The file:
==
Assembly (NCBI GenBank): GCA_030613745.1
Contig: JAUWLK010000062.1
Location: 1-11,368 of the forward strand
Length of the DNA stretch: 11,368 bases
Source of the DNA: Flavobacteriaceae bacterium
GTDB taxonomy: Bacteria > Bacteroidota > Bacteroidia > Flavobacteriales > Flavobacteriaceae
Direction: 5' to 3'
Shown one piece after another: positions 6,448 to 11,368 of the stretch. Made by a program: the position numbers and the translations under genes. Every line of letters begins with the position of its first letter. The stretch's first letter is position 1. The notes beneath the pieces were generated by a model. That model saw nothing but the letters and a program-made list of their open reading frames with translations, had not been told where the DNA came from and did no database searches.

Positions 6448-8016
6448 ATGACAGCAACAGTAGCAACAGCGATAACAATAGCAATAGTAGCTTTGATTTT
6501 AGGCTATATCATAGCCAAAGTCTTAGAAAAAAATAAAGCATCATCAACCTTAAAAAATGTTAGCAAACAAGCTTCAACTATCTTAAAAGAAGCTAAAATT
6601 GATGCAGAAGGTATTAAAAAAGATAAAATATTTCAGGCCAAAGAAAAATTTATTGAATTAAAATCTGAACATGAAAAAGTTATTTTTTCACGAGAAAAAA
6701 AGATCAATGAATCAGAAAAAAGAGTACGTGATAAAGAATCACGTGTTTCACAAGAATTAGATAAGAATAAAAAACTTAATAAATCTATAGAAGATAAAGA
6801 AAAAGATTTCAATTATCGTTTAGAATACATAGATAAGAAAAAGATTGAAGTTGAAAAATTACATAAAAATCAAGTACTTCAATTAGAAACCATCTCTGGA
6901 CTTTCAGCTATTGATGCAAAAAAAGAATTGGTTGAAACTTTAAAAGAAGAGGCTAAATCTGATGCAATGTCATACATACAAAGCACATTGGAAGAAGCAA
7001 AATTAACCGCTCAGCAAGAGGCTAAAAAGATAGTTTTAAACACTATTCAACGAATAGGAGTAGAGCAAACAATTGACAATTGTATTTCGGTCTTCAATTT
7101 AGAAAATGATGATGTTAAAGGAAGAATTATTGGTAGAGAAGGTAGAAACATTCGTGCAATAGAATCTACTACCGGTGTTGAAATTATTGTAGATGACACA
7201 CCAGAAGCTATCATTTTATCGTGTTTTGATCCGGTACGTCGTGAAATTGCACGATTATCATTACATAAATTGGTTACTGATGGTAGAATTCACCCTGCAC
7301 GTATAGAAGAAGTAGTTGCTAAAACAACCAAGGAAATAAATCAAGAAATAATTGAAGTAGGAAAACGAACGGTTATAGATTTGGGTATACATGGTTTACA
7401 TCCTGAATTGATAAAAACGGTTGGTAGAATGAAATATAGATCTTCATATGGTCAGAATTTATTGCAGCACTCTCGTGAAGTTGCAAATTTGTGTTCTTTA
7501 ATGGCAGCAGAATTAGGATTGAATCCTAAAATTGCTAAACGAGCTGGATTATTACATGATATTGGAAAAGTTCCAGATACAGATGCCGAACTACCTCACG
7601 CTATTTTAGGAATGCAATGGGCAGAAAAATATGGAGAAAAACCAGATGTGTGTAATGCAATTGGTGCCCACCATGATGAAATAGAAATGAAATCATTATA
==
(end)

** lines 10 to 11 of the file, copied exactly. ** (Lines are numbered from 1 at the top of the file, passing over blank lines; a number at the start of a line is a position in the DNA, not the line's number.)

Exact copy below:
6448 ATGACAGCAACAGTAGCAACAGCGATAACAATAGCAATAGTAGCTTTGATTTT
6501 AGGCTATATCATAGCCAAAGTCTTAGAAAAAAATAAAGCATCATCAACCTTAAAAAATGTTAGCAAACAAGCTTCAACTATCTTAAAAGAAGCTAAAATT